Recommended by:
        bear83, mdmslle, ahumbleopinion

        in television  appearances after introducing the bipartisan immigration bill:

        ...it’s certainly the realization that if we continue to polarize the Latino slash Hispanic vote that the demographics indicate that our chances for being in the majority are minimal.

        I’m sure that this is a factor because many of us believe that they are a natural constituency of ours; small business, less regulation, big service in the military, pro-life, all of those reasons.  But this issue of illegal immigration has obviously been a major driving factor in the decision making of the Hispanic voter.

        Neither McCain nor Rubio give a damn about what's best for the "Hispanic/Latino" community; it's all about the votes.  But the Republicans do seriously believe their own talking point that the community is a natural constituency of the GOP.  The fallacy of that belief will be a much harder lesson for them to learn.

        "In this world of sin and sorrow there is always something to be thankful for; as for me, I rejoice that I am not a Republican." - H. L. Mencken

        by SueDe on Tue Jan 29, 2013 at 09:17:55 AM PST

        [ Parent ]

    •  Rational Republicans? (1+ / 0-)

      That rare sighting last spotted with Bigfoot, Nessie, Santa, and the Easter Bunny. :)

      A village can not reorganize village life to suit the village idiot.

      by METAL TREK on Tue Jan 29, 2013 at 08:53:29 AM PST

      [ Parent ]

    •  There are certainly 25 Republicans (0+ / 0-)

      who would vote for the kind of immigration reform that the Senate may pass.

      The question is, will Boehner allow it to come up for a vote? He might lose his job as speaker and/or get a primary challenge.

  •  This brings to mind the old parable of the (3+ / 0-)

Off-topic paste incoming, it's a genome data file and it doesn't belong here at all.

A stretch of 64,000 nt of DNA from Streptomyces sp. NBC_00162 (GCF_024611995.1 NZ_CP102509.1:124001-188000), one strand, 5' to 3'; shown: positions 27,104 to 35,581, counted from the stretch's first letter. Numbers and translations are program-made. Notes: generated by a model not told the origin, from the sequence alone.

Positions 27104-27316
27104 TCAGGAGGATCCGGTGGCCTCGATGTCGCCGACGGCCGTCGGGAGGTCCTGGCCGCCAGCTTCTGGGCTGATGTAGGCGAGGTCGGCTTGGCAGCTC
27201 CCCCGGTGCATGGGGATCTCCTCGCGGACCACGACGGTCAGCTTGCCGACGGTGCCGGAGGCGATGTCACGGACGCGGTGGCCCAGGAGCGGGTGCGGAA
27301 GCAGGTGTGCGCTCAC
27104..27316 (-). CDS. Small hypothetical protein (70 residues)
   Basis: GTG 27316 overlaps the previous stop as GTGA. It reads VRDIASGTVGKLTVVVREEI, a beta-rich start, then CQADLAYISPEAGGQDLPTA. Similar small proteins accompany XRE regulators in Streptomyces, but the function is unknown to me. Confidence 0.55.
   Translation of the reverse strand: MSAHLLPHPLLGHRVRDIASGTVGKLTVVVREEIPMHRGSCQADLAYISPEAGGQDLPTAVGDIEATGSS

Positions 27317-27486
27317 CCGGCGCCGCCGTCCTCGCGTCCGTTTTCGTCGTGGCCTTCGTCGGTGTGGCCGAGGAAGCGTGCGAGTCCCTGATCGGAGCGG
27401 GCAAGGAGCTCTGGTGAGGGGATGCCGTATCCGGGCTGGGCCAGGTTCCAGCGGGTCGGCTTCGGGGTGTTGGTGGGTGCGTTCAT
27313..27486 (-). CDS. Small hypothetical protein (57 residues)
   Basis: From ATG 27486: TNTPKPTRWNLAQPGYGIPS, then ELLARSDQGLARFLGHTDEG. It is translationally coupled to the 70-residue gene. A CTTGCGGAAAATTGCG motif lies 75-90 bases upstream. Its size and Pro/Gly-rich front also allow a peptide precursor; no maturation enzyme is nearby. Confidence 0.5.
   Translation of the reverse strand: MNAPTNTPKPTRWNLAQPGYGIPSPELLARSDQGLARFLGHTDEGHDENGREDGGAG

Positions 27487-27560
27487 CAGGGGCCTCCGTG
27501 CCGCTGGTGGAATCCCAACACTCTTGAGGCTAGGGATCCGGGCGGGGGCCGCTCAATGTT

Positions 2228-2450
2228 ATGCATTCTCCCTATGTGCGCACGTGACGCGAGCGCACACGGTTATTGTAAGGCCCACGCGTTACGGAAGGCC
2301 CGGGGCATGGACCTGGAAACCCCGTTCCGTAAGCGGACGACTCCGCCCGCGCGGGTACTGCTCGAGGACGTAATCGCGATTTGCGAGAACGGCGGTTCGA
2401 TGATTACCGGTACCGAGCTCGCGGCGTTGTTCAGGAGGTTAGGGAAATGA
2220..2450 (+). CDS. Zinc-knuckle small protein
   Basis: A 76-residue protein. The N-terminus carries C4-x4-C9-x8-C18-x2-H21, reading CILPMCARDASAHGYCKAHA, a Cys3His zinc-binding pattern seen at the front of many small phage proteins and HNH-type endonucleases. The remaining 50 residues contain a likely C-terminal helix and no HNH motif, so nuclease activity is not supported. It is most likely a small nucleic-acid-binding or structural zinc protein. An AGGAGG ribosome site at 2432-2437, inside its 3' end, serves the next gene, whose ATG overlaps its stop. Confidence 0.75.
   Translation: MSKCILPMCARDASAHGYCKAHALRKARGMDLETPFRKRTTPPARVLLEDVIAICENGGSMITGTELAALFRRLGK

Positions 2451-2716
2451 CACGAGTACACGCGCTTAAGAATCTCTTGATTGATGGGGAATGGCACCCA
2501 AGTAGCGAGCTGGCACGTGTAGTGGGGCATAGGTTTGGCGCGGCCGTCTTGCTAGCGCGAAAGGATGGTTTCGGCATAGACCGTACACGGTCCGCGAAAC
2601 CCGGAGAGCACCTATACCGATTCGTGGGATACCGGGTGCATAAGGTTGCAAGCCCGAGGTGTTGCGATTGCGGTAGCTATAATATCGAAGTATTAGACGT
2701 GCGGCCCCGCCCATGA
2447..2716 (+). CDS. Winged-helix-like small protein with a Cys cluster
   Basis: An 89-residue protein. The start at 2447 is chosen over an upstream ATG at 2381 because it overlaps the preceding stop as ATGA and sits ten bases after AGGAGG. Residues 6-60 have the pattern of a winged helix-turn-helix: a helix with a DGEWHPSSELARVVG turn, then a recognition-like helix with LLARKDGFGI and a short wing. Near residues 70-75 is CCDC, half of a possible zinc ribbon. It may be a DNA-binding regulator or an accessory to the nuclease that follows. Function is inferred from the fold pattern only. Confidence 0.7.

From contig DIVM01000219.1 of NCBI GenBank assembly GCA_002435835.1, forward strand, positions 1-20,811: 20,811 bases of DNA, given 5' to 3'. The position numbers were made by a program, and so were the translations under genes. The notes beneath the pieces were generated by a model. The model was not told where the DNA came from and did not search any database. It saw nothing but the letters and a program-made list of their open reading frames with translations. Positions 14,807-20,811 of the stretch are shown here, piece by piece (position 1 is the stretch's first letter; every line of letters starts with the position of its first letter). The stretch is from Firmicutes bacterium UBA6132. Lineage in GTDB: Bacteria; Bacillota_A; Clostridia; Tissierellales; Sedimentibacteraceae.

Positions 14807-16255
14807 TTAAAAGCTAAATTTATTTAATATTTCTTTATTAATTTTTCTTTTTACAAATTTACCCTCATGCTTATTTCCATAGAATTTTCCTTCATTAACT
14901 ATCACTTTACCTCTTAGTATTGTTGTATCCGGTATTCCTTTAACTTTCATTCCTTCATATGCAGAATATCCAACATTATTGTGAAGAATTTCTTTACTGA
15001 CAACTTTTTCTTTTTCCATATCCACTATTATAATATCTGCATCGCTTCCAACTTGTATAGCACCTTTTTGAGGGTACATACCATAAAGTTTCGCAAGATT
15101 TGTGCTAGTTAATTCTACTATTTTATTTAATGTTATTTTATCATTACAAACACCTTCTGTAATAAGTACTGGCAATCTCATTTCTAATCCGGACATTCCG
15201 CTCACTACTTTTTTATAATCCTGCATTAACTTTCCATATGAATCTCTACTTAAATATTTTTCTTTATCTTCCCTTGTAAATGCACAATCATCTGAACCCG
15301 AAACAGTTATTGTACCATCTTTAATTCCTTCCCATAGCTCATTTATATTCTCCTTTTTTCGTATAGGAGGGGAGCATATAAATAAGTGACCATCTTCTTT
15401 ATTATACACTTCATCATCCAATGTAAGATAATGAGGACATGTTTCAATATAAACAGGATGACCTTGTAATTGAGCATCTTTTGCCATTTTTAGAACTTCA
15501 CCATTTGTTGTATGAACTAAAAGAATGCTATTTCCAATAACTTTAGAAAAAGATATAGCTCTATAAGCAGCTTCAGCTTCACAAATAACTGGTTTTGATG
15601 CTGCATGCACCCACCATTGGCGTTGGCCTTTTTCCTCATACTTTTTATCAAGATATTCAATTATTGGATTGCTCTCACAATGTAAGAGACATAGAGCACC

Recommended by:
    bear83, skillet, Egalitare

    scorpion and the frog.  

    The GOP (and, in particular, the RWNJs) simply cannot help themselves.  It is in their nature.

  •  It's good to know we can count on House Republican (2+ / 0-)
    Recommended by:
    skillet, mdmslle

    extremists' inability to learn their lesson - demographics are not on their side, and the longer their hate continues, the stronger the bond between Latino and Asian voters and the Democratic Party.

    May Latino and Asian voters continue to kick their asses at the polls.

    Filibuster reform now. No more Gentleman's agreements.

    by bear83 on Tue Jan 29, 2013 at 08:22:40 AM PST

  •  Diving head first into an empty pool. (2+ / 0-)
    Recommended by:
    JML9999, MufsMom

    After a backflip or two, or course.

    As much as I want to see reform enacted so as to help the undocumented folks in this country as well as this country, I am still worried about what nightmarish legislation could come out of the 113th Congress - and hopeful that Democrats and interested parties don't settle for "least bad" in this process because real people are depending on our government acting in earnest to solve this problem - not to further fuck people's lives up and make more of a mess of this mess than it already is.

  •  Cry me a river ... (1+ / 0-)
    Recommended by:
    JML9999

    oh, wait, orangeman will, won't he?

  •  Is a new pathway to citizenship needed? (0+ / 0-)

    Or is it sufficient to say that people who have come to the US and worked while the government was more or less inviting them over by refusing to crack down on employers will not be barred from existing pathways?

    Might need to staff up a bit to handle the influx, but that doesn't seem like an unreasonable way to go -- no "special" treatment, just a recognition that the law is sometimes what you go by instead of what you write down.

    LG: You know what? You got spunk. MR: Well, Yes... LG: I hate spunk!

    by dinotrac on Tue Jan 29, 2013 at 08:24:42 AM PST

  •  And this is why I've said it's DOA in the House. (1+ / 0-)
    Recommended by:
    Mighty Ike

    Malfunction, Dysfunction, NON-function, etc.

    This is the gang who couldn't shoot straight.

    (Hmmm. I even got in a dig on guns. Cool.)

    Happy little moron, Lucky little man.
    I wish I was a moron, MY GOD, Perhaps I am!
    —Spike Milligan

    by polecat on Tue Jan 29, 2013 at 08:26:46 AM PST

  •  You can tell the folks who scream Amnesty (1+ / 0-)

    are the ones who have never had or been able for very long to hold on to a real job. For as zany as Romney's "self deportation" scheme was, Romney "got" you just are simply never going to round up 10+ million people be able to give them due process and deport them.

    I want 1 less Tiny Coffin, Why Don't You? Support The President's Gun Violence Plan.

    by JML9999 on Tue Jan 29, 2013 at 08:28:14 AM PST

  •  Raul Labrador flexible? (1+ / 0-)
    Recommended by:
    wheeldog

    His shitty, extremist, non-compromising attitude pretty much sums up how dysfuntional the Republican party has become- plus, he's not that bright.

    I'm pretty tired of being told what I care about.

    by hulibow on Tue Jan 29, 2013 at 08:31:40 AM PST